Blue Devil asked me why I didn't hire a grandmaster to do the dirty work. The problem with that is, as often, that the process of searching attributes more to my developement than finding the answer. It took me for instance a few weeks to find out that piece activity is the main goal for positional play. Ever since I cannot open a book or read an article or that advice stares me in the face. The problem is that there is an abundance of good advice around, but without making efforts, you can't distingiush between them (it). So I'm afraid I have to ask you again to bear with me the coming time.
In the standaard testposition (below) I discovered the following issues to be important.
The initiative is paramount. Who is to move in the position wins. You can't permit to lose the initiative. Further thoughts on this revealed that you can only keep the initiative if your move is a check, a capture or a threat. That already limits the amount of candidates.
It would be best if you investigate the moves with the highest chance first.
What kind of move has the highest chance?
The lower the value of the attacker and the higher value of the attacked piece, the higher the chance.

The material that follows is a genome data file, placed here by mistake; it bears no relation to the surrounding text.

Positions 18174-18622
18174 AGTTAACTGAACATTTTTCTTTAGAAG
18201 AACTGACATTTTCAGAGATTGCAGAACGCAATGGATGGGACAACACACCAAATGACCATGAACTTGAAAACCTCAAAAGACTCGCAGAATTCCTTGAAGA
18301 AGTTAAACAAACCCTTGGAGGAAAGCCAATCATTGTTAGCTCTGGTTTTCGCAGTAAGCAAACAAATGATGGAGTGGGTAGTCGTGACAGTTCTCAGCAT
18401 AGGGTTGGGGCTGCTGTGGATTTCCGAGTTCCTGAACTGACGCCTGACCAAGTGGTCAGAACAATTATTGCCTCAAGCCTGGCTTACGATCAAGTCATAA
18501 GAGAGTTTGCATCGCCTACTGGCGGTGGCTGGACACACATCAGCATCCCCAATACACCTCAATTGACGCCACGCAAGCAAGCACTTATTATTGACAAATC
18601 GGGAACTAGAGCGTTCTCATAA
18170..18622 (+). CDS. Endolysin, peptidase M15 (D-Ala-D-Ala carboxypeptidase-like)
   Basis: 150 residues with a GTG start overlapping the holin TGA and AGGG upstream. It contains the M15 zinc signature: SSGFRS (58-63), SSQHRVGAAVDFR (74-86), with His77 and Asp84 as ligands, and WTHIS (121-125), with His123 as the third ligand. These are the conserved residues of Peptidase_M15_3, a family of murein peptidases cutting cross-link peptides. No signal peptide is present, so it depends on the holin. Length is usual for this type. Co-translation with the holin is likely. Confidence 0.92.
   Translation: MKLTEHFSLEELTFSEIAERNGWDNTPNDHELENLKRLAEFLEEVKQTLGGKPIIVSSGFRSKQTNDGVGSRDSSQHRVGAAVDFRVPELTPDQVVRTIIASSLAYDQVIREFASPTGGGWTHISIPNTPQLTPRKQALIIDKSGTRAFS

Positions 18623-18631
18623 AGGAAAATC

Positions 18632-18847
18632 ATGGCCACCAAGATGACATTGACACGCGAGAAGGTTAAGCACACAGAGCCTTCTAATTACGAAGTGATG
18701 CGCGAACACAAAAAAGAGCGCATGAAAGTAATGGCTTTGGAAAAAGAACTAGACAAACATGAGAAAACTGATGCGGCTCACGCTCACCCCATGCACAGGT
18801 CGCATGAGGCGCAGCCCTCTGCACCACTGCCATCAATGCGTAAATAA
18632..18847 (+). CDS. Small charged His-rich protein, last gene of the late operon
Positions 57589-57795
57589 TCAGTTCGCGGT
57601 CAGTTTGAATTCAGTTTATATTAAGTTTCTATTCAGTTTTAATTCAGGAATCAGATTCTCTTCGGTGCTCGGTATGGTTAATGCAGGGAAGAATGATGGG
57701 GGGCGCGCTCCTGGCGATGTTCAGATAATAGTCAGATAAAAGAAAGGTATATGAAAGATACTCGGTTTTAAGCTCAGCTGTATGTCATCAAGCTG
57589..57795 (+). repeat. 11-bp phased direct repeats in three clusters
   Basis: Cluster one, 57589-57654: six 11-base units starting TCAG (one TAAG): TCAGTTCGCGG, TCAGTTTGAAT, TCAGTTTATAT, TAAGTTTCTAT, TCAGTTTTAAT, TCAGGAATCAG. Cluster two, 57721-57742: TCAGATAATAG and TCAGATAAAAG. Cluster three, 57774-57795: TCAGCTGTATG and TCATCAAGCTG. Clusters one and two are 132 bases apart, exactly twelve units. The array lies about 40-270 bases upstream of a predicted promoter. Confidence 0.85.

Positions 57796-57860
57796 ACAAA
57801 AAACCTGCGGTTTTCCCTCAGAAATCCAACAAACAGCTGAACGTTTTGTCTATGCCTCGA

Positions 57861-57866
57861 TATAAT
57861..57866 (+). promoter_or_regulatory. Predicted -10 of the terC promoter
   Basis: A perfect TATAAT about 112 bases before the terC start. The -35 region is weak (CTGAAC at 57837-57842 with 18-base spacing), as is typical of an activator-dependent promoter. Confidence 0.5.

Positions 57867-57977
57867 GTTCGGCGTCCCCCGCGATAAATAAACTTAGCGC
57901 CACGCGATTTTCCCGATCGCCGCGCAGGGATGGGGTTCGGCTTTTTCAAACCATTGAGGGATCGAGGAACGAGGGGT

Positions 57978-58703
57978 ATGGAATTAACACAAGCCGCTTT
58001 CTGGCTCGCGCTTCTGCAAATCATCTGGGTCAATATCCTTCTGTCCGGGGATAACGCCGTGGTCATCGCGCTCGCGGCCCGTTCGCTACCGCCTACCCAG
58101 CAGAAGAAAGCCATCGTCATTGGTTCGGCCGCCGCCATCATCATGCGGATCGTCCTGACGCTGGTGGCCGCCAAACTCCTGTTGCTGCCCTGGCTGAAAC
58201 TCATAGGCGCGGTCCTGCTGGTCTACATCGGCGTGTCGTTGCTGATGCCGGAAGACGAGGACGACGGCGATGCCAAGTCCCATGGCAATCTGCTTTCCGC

The check is the highest threat, because the value of the king is infinite.
Hence the value of the attacker is irrelevant.
There are two kind of captures.
Trade off. The opponent has to recapture and you keep the initiative.
Cash in. If you can capture a piece and your opponent can't recapture, you win material but you hand over the initiative. Sometimes the initiative is more important.
Besides that the move must pursue the initiative, it must accomplish something.
If you threaten a queen with a bishop and the queen moves just to better square, you are actually worse. To find out, you must ask yourself if the piece you intend to threaten is performing a task. And if so, does the threat make that the attacked piece can no longer perform its task well?
Let's apply the above to the diagram.
The two threats that jump on the beholder are the threat of the enemy queen with the knight or the bishop.
What task is that queen performing? It covers e6.
So the 4 possible moves that threat the queen (Bb5, Bd5, Nb4 and Ne5) with a light piece must be investigated first.
How can black react?
To take over the initiative black must counter with a threat/check/capture himself with higher or equal value. Otherwise the queen must abandon her task. The counter threat Nc5 is the strongest, but since our queen can simply move to c2, it doesn't help black.
The strongest move for white is 1. Nb4, the answer 1. . . . Nc5, 2. Qc2.
Now the black queen has to abandon the coverage of e6 and hence e6 becomes the following target.
You have to ask yourself what task does e6 perform? It covers f5. So when e6 falls, the white queen invades via Qxf5.
The above set of questions is designed especially to find the moves which the highest chance in this position. Now it is time to look if the same set of questions can be generalized so that it becomes useful in other positions too.
I'll be back.
Stopping Stonewall Study
2 hours ago